A little personal and a little political

Shortcut Nation – Contemporary Culture

These days we often see big movie stars ask people not to buy pirated copies of movies, but to go to the movie theaters to watch their films. They claim it is illegal and it is also killing the movie industry. My question back to the movie makers is, you copy the stories from elsewhere, you copy the music from elsewhere, and you even copy movie posters from elsewhere, so how can you ask audience not to watch pirated copies of the movies? Is it not illegal to copy everything about making a movie? Are you not killing the industry with your own hands?

It’s not just about movies. We also master in imitating. We want to be like the West. We like Mc Donalds, iPhones,Toyota cars. Now we also want F1-racing. Whether it is a product or a service, anything we want, we try to imitate mainly from the West, and of course without giving any credit to where it belongs. One of my friends who worked in a pharma firm in India told me that they get the formula from a different country from backdoor. Then they make some changes and put their label on top of it. It is hard for my to believe it was an isolated incident.

What about the language? You go to any service center like a bank or a restaurant; you will be made felt embarrassed to speak your mother tongue, Telugu for instance. That is the case even if you can’t speak English, and even if the service provider can speak Telugu much better than English. Your broken English with a fake accent always gets more respect/service than your mother-tongue.

Going back to the school days, I noticed since my fifth grade, that most of the students, especially the ones who always got either 1st or 2nd in the class cheated in exams, then bargained with teachers for that extra half mark. Our favorite teachers were those who allowed us to cheat, and gave a mark or two which we didn’t deserve.

When I moved to US for my Masters, I realized the name our seniors established for Indian students. Professors thought that it was Indian students’ culture to copy. It hurt me real bad. Of course we had company from my Chinese brothers. They were as good (bad) as us with cheating in exams. Like in India, cheating continues for NRIs outside of the Universities with fake documents for H1, fake experience for job, fake pay-stubs for GC and fake referrals for apartments and so on.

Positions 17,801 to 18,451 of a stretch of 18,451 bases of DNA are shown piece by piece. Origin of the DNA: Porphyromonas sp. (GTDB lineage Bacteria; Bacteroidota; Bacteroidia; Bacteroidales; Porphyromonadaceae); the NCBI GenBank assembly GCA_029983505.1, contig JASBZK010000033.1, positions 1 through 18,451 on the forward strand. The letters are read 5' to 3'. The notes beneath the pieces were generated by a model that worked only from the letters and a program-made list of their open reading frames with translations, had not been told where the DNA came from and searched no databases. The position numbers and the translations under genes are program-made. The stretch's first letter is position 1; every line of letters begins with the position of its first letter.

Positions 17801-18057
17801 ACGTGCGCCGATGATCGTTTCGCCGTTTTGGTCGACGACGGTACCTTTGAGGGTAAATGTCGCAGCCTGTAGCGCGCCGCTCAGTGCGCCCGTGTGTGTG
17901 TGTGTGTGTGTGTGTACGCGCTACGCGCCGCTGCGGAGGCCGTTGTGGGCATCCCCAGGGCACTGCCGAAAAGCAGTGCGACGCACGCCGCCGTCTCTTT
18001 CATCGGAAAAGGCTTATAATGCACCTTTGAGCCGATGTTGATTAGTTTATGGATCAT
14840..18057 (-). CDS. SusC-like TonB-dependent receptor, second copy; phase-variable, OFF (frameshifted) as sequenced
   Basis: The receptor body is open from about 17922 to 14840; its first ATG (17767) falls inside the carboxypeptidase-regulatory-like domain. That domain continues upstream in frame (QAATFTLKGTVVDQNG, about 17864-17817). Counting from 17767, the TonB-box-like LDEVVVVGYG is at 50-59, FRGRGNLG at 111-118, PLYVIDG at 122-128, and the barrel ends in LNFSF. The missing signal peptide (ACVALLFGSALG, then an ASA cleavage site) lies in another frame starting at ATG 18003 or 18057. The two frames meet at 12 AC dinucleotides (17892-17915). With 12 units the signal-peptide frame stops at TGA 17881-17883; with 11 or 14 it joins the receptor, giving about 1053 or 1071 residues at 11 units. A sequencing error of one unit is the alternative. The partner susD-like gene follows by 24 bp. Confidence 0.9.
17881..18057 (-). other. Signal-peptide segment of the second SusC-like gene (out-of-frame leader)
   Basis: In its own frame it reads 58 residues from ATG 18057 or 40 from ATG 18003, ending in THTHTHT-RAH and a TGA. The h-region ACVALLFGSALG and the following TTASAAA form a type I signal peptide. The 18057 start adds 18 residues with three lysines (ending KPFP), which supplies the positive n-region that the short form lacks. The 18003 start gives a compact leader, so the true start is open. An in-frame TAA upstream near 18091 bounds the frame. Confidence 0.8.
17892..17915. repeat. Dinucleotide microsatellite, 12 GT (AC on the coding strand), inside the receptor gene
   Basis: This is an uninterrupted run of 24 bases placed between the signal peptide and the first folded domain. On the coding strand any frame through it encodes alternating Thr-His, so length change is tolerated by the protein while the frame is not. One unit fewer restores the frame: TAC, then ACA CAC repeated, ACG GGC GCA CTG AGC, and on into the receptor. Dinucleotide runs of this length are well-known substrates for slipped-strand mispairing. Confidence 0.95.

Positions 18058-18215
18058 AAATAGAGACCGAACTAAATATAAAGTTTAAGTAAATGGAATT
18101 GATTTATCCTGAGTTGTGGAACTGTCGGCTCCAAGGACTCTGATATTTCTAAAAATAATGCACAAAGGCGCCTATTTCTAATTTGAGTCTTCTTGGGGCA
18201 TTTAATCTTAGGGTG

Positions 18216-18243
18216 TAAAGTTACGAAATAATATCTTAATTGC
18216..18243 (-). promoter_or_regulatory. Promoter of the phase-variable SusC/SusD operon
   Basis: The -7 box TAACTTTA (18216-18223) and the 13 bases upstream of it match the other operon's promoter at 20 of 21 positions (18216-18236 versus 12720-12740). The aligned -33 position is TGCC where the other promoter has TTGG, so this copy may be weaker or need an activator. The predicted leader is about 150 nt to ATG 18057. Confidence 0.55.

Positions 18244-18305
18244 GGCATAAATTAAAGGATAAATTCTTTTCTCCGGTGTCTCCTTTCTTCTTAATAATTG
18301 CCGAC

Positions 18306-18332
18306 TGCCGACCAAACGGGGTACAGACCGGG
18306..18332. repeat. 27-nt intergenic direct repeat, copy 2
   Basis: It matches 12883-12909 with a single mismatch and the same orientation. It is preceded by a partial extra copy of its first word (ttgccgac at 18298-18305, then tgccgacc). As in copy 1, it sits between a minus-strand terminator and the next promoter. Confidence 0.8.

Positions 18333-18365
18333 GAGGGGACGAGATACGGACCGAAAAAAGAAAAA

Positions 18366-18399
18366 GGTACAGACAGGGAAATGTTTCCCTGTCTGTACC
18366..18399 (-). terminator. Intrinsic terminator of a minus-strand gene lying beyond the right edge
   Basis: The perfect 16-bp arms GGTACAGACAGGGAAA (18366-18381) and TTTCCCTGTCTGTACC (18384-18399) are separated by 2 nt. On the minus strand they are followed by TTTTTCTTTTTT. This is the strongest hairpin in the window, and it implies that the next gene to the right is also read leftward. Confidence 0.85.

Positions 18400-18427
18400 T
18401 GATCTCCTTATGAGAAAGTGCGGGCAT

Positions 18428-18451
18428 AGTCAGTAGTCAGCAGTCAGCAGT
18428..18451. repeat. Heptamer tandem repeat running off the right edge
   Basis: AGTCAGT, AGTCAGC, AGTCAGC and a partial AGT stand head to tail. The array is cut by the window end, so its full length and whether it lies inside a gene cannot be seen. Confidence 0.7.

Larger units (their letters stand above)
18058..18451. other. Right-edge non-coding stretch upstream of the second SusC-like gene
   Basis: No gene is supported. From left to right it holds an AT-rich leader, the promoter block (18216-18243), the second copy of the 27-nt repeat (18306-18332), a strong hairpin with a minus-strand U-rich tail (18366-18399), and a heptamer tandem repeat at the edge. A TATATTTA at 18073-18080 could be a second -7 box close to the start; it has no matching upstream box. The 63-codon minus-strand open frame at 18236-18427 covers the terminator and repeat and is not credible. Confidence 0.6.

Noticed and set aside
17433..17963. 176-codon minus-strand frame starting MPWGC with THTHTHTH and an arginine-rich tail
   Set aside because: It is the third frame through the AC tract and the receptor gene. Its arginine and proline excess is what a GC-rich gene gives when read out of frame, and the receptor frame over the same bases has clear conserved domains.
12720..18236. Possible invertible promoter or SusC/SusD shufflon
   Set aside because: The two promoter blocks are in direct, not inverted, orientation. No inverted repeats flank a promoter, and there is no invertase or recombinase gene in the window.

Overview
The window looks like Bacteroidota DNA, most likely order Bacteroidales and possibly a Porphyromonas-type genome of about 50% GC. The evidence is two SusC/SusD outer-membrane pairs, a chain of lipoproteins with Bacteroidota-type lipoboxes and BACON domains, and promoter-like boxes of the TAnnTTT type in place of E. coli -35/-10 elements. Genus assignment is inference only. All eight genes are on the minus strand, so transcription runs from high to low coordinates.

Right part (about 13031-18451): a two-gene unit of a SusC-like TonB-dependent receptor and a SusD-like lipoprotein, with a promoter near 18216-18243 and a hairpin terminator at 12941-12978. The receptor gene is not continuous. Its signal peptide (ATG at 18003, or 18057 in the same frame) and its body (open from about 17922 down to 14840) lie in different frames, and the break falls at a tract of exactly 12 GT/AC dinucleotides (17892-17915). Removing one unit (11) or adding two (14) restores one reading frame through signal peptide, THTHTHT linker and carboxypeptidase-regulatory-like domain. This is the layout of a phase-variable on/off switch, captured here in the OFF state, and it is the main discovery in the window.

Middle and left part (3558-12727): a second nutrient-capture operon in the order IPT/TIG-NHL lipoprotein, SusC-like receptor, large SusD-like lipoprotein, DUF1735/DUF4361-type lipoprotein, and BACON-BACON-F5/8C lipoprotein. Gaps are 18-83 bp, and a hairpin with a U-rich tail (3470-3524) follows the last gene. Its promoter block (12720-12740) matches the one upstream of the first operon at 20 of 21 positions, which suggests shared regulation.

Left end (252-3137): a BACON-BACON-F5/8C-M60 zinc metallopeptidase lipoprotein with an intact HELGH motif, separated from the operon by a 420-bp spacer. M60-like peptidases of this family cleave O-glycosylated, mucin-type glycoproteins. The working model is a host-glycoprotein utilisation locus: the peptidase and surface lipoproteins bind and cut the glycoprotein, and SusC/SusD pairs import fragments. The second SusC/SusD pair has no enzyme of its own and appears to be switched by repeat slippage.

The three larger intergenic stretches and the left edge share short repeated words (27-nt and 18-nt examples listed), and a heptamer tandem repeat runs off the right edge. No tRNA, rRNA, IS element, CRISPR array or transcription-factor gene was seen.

While most of the responsibility is on individuals, it begins with the parents. As long as we have parents who only want to see the marks percentage in the exams, or how much more their son/daughter is making more than the next guy, we will have this dirty blood running through our body. While I am guilty of some of the above mentioned, it has been a constant struggle for me to become a better person, and be less fake. I am not saying this problem is only in India, because it is absolutely not. But I don’t care about others’ problems as much as I do of India’s.

India’s development in last couple of decades is mainly due to the exploitation; exploitation of natural resources by Indians and exploitation of “cheap” labor by the global companies. How long can we sustain this type of development with the limited natural resources and ever competing global market. Living expenses in India jumped up, while more nations are becoming foreign investment friendly. The only answer to this question is innovation. We can’t think of innovation as long as we keep trying to find shortcuts or be copycats.

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One comment on “Shortcut Nation – Contemporary Culture

  1. Kiran Telukunta
    November 29, 2011

    Excellent description of present situation.

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This entry was posted on November 28, 2011 by in Corruption (Anti), English, India, Movies, Personal, U.S..
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